locating and defining issues of problems, designing the project, collecting data, interpreting research findings, report’s findings.
Methods of gathering date
mail, telephone, online, door-to door, focus group
Marketing Research process step 1 & 4
1- focus on uncovering the nature and boundaries of situation, 4-interpret findings.
Type of Research
exploratory, conclusive, descriptive, experimental.
Personal Interview survey
in-home/door to door, focus groups, customer advisory board, telephone depth, shopping mall intercept.
Questionnaire Construction types
open ended question, multiple choice question, dichotomous question
purchasers and household members who intend to consumer or benefit from the purchased products and do not buy products to make profits
individuals or groups that purchase a specific kind of product for resale, direct use in producing other products, or use in general daily operations
Undifferentiated targeting strategy
a strategy in which an organization designs a single marketing mix and directs it at the entire market for a particular product
a market in which large proportion of customers have similar needs for a product
the process of dividing a total market into groups with relatively similar product needs to design a marketing mix that matches those needs
Concentrated Targeting Strategy
a market segmentation strategy in which an organization targets a single market segment using one marketing mix
a strategy in which an organization targets two or more segments by developing a marketing mix for each segment
Target Market Selection process- Step 3
develop market segment profiles
creating and maintain a certain concept of a product in customers mind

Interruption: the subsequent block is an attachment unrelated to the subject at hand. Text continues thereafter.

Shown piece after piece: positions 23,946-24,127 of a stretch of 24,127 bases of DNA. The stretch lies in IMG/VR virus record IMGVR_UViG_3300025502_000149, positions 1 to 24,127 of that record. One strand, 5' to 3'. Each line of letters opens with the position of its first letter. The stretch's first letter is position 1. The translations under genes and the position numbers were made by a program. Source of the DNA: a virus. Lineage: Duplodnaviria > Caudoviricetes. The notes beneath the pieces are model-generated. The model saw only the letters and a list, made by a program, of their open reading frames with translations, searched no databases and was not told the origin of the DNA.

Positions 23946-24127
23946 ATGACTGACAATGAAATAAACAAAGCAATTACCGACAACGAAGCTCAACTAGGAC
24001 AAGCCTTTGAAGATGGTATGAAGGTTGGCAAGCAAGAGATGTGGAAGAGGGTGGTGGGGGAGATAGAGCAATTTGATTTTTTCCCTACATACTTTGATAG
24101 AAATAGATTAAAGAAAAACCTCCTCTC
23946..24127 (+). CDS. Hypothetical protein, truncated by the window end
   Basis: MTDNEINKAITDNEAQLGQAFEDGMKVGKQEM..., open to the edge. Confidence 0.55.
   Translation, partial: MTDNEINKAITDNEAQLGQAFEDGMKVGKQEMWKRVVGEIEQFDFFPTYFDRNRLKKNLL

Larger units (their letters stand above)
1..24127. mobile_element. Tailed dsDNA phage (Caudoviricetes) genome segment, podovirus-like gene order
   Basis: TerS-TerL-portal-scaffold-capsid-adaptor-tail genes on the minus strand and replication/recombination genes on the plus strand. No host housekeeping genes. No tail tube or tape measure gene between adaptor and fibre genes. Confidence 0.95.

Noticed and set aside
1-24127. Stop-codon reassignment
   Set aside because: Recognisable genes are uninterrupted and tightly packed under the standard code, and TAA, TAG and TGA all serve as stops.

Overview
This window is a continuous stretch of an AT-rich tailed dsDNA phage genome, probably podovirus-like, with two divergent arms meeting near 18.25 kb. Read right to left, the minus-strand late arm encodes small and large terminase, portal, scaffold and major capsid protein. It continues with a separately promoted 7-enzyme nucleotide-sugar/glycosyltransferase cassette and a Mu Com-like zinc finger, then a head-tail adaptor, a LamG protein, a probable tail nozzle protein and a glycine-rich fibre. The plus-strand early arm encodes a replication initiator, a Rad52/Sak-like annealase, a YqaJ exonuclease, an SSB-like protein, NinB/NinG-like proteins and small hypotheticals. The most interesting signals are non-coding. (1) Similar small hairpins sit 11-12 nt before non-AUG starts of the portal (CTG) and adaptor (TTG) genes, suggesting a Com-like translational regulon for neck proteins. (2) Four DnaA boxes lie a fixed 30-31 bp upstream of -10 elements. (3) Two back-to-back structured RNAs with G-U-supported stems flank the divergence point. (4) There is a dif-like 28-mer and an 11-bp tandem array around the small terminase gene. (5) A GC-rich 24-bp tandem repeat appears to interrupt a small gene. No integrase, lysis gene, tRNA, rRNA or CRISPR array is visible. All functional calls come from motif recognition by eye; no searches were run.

changing the product, its price or its distribution
Stages of consumer buying
problem recognition, information search, evaluation of alternatives, purchase stage, post purchase evaluation
Consumer buying behavior
the decision processes and actions of people involved in buying and using products
selecting, organizing and interpreting information to produce meaning
individual’s enduring evaluations of feelings about and behavioral tendencies toward an object or idea.
refers to individual’s pattern of living expressed through activities, interest and opinions
Consumer problem solving strategies
routinized response, limited problem solving, extended problem solving, and impulse buying
Social Influence roles
actions and activities that a person in a particular position is supposed to perform based on expectations of the individual and surrounding persons
the accumulation of values, knowledge, beliefs, customs, objects, and concepts that a society uses to cope with its environment and passes on to future generation
groups of individuals whose characteristic values and behavior patterns are similar and different from those of the surround culture
Characteristics of transactoins with businesses
tend to be longer than individual consumer sales
Types of business purchases
new task purchase: item purchased to perform a new job, straight rebuy: routine purchases of same product, modified rebuy: new task purchase that is changed on subsequent orders
the group of people within the organization who make business purchase decisions
influences of the business buying decision process
environmental, organizational, interpersonal, individual
Industrial classification systems
ready-made tools which allow marketers to divide organization into groups based mainly on the type of goods and services provided